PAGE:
Retailers need to update their front-end merchandising strategies to capture an increased opportunity with a changing shopper, according to speakers at an educational session at FMI Connect in Chicago.
"The front end of the food store is the last impression shoppers have of your store, but it can be overwhelming to them," said Steve Zoellner director of Merchandise Solutions, Mondelez Global.
"You need to focus on power categories which drive more than 90% of front-end sales, which are beverages, confection and magazines," said Ron Hughes, director, Shopper Experience Innovation, Coca-Cola Refreshments. Power categories reflect attributes including high impulse, frequent purchases, and high household penetration, he said.
A consortium of seven major companies have sponsored an FMI Connect exhibit called "Front End of Tomorrow" that focuses on how to address the opportunity. Consortium members conducted research using shopper insights and best practices analysis to develop conclusions.
Among the points discussed during the session, speakers said 44% of shoppers often buy front-end products on impulse, a 1% conversion opportunity equates to $560 million opportunity for the grocery industry, and mCommerce shoppers spend 18% more on impulse categories during a mobile trip. Speakers urged the industry to focus on interactivity, engagement, enhanced capabilities for mobile shopping, and improved layouts to help drive success.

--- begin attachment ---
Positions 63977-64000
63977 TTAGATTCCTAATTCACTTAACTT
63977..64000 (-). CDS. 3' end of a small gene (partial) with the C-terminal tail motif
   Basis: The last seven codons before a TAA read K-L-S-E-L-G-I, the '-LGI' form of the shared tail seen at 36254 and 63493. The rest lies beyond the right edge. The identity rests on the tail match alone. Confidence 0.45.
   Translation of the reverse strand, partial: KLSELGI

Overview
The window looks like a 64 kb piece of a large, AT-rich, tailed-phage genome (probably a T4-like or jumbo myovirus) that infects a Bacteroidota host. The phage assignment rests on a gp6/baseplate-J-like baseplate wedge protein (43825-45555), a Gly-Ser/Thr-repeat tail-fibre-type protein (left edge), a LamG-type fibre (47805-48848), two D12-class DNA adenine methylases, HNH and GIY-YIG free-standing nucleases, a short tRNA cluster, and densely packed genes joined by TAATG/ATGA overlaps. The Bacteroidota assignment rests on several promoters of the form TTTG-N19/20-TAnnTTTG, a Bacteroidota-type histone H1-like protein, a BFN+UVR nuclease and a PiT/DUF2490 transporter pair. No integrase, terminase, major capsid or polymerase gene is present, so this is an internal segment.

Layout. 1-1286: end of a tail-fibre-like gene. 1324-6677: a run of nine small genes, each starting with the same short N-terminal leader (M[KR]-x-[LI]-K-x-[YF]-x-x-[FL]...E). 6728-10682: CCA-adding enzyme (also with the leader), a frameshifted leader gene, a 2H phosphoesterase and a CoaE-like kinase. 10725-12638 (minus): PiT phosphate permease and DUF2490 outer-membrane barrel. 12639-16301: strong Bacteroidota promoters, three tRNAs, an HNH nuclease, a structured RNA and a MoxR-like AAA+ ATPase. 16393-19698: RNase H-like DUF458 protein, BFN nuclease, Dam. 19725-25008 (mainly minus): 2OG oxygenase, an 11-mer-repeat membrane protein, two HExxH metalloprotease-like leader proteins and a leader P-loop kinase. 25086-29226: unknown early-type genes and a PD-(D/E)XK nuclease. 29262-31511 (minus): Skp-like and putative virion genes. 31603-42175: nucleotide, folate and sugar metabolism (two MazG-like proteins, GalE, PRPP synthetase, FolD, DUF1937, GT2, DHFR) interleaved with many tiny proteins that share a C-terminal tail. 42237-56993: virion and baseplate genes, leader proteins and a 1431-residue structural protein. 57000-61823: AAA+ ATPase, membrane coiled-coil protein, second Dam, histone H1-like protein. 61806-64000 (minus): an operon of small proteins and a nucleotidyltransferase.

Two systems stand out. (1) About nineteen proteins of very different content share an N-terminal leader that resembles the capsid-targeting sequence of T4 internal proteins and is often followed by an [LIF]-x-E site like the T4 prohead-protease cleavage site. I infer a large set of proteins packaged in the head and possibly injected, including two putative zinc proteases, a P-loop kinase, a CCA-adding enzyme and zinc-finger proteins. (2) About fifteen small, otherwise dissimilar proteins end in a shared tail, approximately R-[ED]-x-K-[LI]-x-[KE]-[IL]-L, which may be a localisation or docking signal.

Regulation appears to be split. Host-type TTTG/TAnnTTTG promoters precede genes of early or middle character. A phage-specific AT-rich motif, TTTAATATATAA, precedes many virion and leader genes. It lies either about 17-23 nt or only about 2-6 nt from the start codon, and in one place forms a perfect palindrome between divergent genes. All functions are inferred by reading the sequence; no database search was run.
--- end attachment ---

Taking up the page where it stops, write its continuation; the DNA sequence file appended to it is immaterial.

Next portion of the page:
The front end is "right for SKU rationalization," said Bill Romollino, VP, shopper insights, Time Warner Retail Sales and Marketing. "Retailers need to determine what items need to be there, and focus on those items and eliminate clutter in order to excite customers."
Speakers said that 38% of front-end transactions are completed at self-checkout lanes, which they said indicates the need for new solutions.
"We need new, innovative impulse merchandising solutions at self-checkout," said Mike Inderrieden, director, human factors self-service, NCR Corp.
Joseph Bivona,VP, customer development, Time/Warner Retail, in an interview at the show floor exhibit, said the consortium's focus is agnostic in the sense of promoting the front-end over any particular segments or products.
"The goal is to understand what consumers are looking for, and what the front-end experience should look like," he said. "Displays at stores haven't necessarily changed, but consumers have changed, so we need to change with them."
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